His Excellency President Dr. Julius Maada Bio will tomorrow 26th January, 2023, at 11:15am, address the Dakar 2 Summit held in Senegal, alongside other states leaders on ‘the priorities for food and agriculture transformation’.
He is scheduled to join other Heads of States to share their priorities for growth in agriculture, regional integration, public-private partnerships and scaling up success stories.
The three-day Summit commencing today and ending on 27th January, 2023 at the Abdou Diouf International Conference Center in Diamniado, outside Dakar, will be hosted by the Senegalese President Macky Sal who is also the African Union President and co- hosted by the African Development Bank Group.
The Dakar 2 Summit seeks to bring together governments, private sector leaders, representatives from multilateral organisations and NGOs, as well as scientists and researchers to explore ways to meet the escalating challenge of food security in Africa and strengthen the continent’s resilience to future shocks.
Sierra Leone, Rwanda, Egypt, Kenya, Zimbabwe and Mozambique will be in one category for country concurrent Country Compacts discussions. While the Ministers of Agriculture and Finance, Central Bank Governors in Africa, private sector and researchers will participate in a high-level roundtable on scaling technologies for African Agricultural Transformation Introducing new technological systems and practices, combined with traditional knowledge and techniques.
Sierra Leone’s priorities at the Dakar 2 Summit will include food self-sufficiency through sustainable and diversified production of food including crops and animals and industrialising the agriculture sector.
The African Development Bank is financing two on-going projects in the agriculture sector which includes the Sierra Leone Agribusiness and Rice Value Chain Support Project (SLARiS)-USD11 million and the Rice Agro Industrial Cluster Project (RAIC)-USD 42 million.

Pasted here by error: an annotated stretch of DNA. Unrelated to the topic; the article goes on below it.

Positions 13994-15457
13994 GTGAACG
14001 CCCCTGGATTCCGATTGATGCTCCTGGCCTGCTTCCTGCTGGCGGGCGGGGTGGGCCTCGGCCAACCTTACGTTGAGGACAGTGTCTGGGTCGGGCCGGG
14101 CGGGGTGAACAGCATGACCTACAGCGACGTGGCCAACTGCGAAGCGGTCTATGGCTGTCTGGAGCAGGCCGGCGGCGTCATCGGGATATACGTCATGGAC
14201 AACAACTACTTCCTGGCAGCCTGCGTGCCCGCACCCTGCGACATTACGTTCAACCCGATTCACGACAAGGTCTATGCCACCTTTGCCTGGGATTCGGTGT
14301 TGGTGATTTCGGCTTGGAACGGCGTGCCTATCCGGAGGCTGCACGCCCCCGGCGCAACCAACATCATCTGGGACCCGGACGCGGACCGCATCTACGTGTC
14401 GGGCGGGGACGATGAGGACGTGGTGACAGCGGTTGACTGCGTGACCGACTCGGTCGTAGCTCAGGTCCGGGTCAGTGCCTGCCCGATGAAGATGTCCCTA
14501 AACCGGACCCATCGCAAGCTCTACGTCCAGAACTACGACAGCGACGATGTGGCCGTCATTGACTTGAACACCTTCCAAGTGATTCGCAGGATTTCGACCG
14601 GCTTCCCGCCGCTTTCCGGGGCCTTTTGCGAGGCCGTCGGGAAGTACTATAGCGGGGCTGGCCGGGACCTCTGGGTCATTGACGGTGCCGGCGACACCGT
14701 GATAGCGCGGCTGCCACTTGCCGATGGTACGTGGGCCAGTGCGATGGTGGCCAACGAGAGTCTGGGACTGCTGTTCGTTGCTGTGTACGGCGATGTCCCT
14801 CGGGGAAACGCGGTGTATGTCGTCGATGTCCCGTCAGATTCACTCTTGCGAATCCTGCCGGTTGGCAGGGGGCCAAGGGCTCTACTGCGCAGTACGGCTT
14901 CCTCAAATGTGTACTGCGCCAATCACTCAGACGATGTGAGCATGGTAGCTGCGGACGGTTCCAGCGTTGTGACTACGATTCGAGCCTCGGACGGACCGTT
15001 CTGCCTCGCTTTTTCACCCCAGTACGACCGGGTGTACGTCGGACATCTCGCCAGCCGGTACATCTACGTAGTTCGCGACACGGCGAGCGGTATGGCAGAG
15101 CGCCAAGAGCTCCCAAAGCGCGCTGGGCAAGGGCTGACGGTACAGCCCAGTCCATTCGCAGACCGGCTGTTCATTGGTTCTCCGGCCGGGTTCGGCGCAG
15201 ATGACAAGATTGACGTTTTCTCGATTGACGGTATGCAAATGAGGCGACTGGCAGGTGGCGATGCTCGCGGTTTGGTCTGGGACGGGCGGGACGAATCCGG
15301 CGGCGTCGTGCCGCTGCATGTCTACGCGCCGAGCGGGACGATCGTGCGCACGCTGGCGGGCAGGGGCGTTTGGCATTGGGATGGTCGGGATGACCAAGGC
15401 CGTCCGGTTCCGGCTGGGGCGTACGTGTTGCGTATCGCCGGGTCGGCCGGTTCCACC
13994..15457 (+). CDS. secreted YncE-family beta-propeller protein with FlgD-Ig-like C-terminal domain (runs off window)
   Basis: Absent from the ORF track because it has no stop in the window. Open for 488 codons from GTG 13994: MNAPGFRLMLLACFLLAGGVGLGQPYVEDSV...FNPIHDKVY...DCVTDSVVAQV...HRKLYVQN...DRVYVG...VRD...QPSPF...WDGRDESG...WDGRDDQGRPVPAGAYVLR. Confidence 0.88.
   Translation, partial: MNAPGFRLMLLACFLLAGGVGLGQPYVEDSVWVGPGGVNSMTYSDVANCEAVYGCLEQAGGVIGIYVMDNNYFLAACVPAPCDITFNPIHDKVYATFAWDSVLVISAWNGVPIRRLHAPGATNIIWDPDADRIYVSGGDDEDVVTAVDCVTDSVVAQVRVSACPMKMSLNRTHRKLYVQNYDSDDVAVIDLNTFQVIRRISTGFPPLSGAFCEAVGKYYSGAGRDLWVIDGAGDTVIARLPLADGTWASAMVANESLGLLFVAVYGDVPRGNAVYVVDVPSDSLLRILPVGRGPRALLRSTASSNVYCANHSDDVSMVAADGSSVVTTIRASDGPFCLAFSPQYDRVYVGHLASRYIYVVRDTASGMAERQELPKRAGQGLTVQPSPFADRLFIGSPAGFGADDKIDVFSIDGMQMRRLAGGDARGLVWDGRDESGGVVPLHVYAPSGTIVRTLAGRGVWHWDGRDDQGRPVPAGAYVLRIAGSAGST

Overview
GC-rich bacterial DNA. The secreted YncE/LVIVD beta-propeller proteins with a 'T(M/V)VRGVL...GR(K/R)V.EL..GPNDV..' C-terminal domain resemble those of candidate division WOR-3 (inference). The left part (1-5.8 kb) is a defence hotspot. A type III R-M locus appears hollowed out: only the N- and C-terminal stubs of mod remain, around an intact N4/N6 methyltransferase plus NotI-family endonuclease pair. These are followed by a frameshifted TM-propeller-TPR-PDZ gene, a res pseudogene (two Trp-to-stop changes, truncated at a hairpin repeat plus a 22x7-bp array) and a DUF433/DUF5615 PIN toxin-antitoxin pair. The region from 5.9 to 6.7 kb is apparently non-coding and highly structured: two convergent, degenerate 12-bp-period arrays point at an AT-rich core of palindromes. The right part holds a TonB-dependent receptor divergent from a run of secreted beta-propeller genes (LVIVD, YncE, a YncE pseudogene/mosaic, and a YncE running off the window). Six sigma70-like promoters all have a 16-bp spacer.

President Macky Sall said: “The most pressing issues preventing Africa’s food and agriculture: coordination towards targets, private sector investment, climate adaptation and mitigation, technologies to promote productivity, access to finance, trade and infrastructure to promote private sector investment, policies promoting food and agriculture delivery”.
International development partners have a crucial role to play in supporting agriculture in Africa, particularly in light of significant external pressures. With almost a quarter of Africa’s GDP coming from agriculture, that figure could rise considerably if funding was allocated to increase food productivity.
Increasing agriculture productivity entails soil fertility management. The uptake of fertilizer on the African Continent has been much lower than in other regions of the world. Fertilizer subsidy schemes have not had the intended impact to promote access to fertilizer by smallholder farmers. There is much potential to grow supply and distribution.